As I had taken the walk to the waterfall on my last visit, I spent the afternoon wandering leisurely in town visiting the museum, the church and the graveyard. I met some kids on the street and had fun talking with them. I also saw three puppies that were one-day old! By 5pm, I was ready to return to the boat. As a matter of fact, all were back on the boat before 5:30pm.
Around 6pm, our boat came alongside the pier to wait for the arrival of a diver to get rid of the garbage tangling at the propeller. Things in Greenland often do not work out as planned. The diver from a supply ship did not turn up. Instead, the crew miraculously found a diver with full gear in town. Hence before the farewell drink, the local diver had already done the job! Bravo!
At 6:30pm, we all gathered in the dining room to greet Captain Sven and his crew, Jordi and Denis. We were blissful and more than satisfied with the trip. We heartily thanked Captain Sven and his crew, Khabir, the excellent chef in particular, Jordi and Denis for their hard work and professionalism without which we would not have had such a wonderful programme of activities.
In the evening, everyone was busy downloading the digital souvenir prepared by Jordi with detailed information and amazing photos (he is a professional photographer). I returned to my cabin after 11pm to pack and sleep. I was awaken by engine noises around 2am. I went out to see what had happened. Wow, our boat had just come side the pier in Aasiaat. With the engines turned off for the rest of the night, I was able to sleep.
Day 10 September 2 Wednesday: End of trip & Fly to Kangerlussuaq and Copenhagen I got up before the morning call at 6:30am. Before breakfast at 7am, I had already put my suitcase on deck, stripped the bed sheet and quilt cover. After a quick breakfast, I made my way to the seaman’s hotel in order to get online for half an hour to check emails and messages.
By 8am, all the passengers were off the boat and waited for transfer to the Aasiaat airport. I gave a big hug to DJ and Jordi and said farewell to Captain Sven and his crew. All of us together with Denis took a 35-minute flight to Kangerlussuaq. Then we boarded our Air Greenland flight and arrived in Copenhagen four hours later.
Randi and her mom, my Danish friends gave me a lift to town. I arrived in good shape in Urban House next to the train station before 10pm. But as Denmark is four hours ahead, I could not sleep till almost 3am!
I have spent 32 nights in Greenland including six nights in Kangerlussuaq and 26 nights aboard S/V Rembrandt van Rijn. I heard wonderful remarks about Greenland while I was on the Antarctic and Atlantic Odyssey. My curiosity prompted me to revisit Greenland.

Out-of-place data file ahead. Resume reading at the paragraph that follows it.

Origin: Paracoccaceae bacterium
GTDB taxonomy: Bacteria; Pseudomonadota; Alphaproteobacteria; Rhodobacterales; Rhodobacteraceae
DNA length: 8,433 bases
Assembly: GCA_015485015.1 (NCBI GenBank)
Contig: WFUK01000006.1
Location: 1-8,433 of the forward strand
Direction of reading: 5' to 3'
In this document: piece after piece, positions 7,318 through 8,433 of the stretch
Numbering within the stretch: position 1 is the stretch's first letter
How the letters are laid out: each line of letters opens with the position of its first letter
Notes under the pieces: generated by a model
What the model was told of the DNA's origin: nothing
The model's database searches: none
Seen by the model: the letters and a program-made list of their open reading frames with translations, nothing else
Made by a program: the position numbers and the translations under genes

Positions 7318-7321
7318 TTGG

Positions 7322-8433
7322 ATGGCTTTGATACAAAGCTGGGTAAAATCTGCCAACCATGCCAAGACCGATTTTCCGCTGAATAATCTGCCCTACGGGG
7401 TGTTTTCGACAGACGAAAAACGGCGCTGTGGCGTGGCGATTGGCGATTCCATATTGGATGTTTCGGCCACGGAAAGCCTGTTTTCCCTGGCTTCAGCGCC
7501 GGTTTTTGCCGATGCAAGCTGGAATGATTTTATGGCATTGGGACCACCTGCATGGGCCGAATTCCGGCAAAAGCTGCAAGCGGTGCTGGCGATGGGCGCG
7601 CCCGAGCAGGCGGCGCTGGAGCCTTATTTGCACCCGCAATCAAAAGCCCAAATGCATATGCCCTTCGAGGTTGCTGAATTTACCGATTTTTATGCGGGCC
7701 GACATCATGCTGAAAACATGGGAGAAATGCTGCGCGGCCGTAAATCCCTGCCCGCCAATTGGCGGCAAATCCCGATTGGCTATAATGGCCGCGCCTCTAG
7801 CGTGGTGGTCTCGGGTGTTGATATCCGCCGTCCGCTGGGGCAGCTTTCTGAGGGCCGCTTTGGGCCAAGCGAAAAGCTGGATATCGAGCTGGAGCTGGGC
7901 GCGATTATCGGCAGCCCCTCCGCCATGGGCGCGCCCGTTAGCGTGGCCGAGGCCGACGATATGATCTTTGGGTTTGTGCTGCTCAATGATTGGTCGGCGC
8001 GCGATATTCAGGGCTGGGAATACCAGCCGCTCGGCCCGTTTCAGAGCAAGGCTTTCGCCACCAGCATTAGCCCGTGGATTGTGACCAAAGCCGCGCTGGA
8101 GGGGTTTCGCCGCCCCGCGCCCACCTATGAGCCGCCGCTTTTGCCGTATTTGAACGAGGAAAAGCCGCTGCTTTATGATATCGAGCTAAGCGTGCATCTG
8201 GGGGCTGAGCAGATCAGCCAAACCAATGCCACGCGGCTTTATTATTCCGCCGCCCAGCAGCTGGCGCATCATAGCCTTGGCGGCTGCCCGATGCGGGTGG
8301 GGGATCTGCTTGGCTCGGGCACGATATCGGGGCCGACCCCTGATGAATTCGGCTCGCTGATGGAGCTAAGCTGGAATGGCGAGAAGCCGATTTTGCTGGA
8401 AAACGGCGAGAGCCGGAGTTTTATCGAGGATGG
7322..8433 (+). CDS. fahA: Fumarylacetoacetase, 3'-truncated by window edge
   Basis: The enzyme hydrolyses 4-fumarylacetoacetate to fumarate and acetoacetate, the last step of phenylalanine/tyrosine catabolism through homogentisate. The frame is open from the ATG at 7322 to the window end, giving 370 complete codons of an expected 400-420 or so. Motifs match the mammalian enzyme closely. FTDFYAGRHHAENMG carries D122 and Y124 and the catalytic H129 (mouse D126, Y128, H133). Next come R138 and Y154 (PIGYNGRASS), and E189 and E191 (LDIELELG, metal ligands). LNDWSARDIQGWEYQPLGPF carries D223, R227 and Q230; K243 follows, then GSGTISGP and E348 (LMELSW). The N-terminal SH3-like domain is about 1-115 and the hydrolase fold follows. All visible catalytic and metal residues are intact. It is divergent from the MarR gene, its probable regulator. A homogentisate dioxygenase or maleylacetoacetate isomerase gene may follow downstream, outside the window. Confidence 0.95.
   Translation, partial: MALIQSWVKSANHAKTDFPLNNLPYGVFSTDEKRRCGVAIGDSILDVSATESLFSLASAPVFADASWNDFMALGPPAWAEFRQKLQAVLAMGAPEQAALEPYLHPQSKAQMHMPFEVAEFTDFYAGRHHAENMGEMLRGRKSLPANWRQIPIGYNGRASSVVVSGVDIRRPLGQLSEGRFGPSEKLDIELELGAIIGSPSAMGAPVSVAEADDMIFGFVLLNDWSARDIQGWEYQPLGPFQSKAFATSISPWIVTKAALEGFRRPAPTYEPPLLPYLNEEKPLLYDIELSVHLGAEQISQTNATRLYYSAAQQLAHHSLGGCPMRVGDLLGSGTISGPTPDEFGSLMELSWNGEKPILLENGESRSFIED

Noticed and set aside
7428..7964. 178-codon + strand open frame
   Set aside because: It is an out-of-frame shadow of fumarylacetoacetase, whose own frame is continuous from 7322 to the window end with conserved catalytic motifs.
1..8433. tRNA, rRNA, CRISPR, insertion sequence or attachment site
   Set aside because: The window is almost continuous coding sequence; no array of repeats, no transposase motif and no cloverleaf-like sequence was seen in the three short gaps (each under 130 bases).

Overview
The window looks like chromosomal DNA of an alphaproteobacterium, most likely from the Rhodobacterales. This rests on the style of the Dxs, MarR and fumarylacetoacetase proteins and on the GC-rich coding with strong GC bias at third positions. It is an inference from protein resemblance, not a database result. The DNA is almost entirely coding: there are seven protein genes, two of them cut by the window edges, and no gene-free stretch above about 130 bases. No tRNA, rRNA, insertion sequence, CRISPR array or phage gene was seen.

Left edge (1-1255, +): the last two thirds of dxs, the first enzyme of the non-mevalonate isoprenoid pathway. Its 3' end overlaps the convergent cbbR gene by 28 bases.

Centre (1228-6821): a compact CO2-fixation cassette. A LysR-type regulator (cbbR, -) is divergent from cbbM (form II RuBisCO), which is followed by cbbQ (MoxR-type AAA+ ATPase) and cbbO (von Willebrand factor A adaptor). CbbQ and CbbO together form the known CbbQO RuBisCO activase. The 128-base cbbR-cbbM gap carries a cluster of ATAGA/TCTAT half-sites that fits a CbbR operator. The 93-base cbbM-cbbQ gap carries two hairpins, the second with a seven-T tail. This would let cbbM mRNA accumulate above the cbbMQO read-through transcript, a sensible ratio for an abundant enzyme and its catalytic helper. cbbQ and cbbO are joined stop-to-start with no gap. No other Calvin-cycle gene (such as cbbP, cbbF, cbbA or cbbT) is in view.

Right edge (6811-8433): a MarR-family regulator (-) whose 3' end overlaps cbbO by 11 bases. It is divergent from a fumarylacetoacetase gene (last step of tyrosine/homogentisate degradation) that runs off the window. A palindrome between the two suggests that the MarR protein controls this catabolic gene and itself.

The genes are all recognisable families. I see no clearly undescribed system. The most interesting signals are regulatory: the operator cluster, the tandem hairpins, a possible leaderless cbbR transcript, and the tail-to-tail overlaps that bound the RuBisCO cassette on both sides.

I was on an expedition from Svalbard to Iceland via East Greenland aboard Polar Star some ten years ago. The only things I remember are my first sight of a polar bear on ice on the way to Greenland, the fiords and a small settlement in East Greenland. This time, I am lucky to see Greenland at its best on board on a small sailing boat with two fantastic guides, Jordi and Denis, with an awesome and unforgettable experience.
My Western Arctic Greenlandic Experience
Emptiness. Greenland is the largest island in the world with less than 60,000 people. While Antarctic is much larger without permanent inhabitants, it is inaccessible unless one joins a tour. Even that, one cannot normally roam freely. But in Greenland, I can walk safely on my own to experience and appreciate its vastness, emptiness and surreal beauty.
Landscape. Greenland has the world’s largest ice sheet after Antarctica. It has some of the oldest rocks on Earth, spectacular landscape with fiords, glaciers and icebergs, coastal plains, mountains and rock formations. Though the majority of the land is white covered in ice/snow most time of the year, its coastal areas are green in the summer. It’s amazing to watch the ever-changing and dramatic landscape as the boat sailed along the coast.
Timing. Late August is an excellent time to visit Greenland. I watched the changing colours with amazement. Summer is short in high Arctic: when I arrived in Kangerlussuaq at the beginning of August, the air still had a summer feel with high temperature under the sun. Towards the end of the voyage, we were already in late autumn with ice floes, snow falls and pack ice. I find the foliage most beautiful and captivating: I have never imagined the ground could be covered by such bright orange, red, purple and pink leaves in High Arctic. The foliage looks particularly striking against the backdrop of magnificent fiords, white glaciers, lakes, rocky cliffs and dramatic mountains. The sun did not set till 2-3 am on our way to Thule. I therefore spent many nights on deck to watch sunset. I was very lucky to see the blue and green flash a couple times. I also saw Northern Lights once.
People. I feel at home in Greenland as many of the indigenous people look like my lost cousins! Even the Dane in the hostel in Kangerlussuaq asked me whether I came from Greenland. Ann, Director of the Children’s Home of Uummannaq, is so energetic and inspiring. I love to return and work as a volunteer for the community one day.
History. The history about human migration from the Canadian side to Greenland, the Thule culture and remains, the Viking settlements and ruins and the discovery of Northern West Passage is fascinating. It is however weird to see how an enormous American military town has been built in Thule since the Cold War.
Wildlife. I had three magical encounters with wildlife in Greenland. First, we watched and followed a group of muskox for over two hours. Second, I saw a couple of muskox in close range during a hike. Third, I saw for a split second four humpbacks popping their heads with open mouths out of the water on a magical feeding display. The only thing I have missed is a NARWAL!!!
I had a great time. The boat is comfortably with good food. Jordi and Denis are excellent guides and I hope to meet them again. My fellow passengers are pleasant especially Nivi, the youngest passenger on the boat who has brought us lots of fun and laughter!
Greenland is enticing and enchanting: I shall definitely return.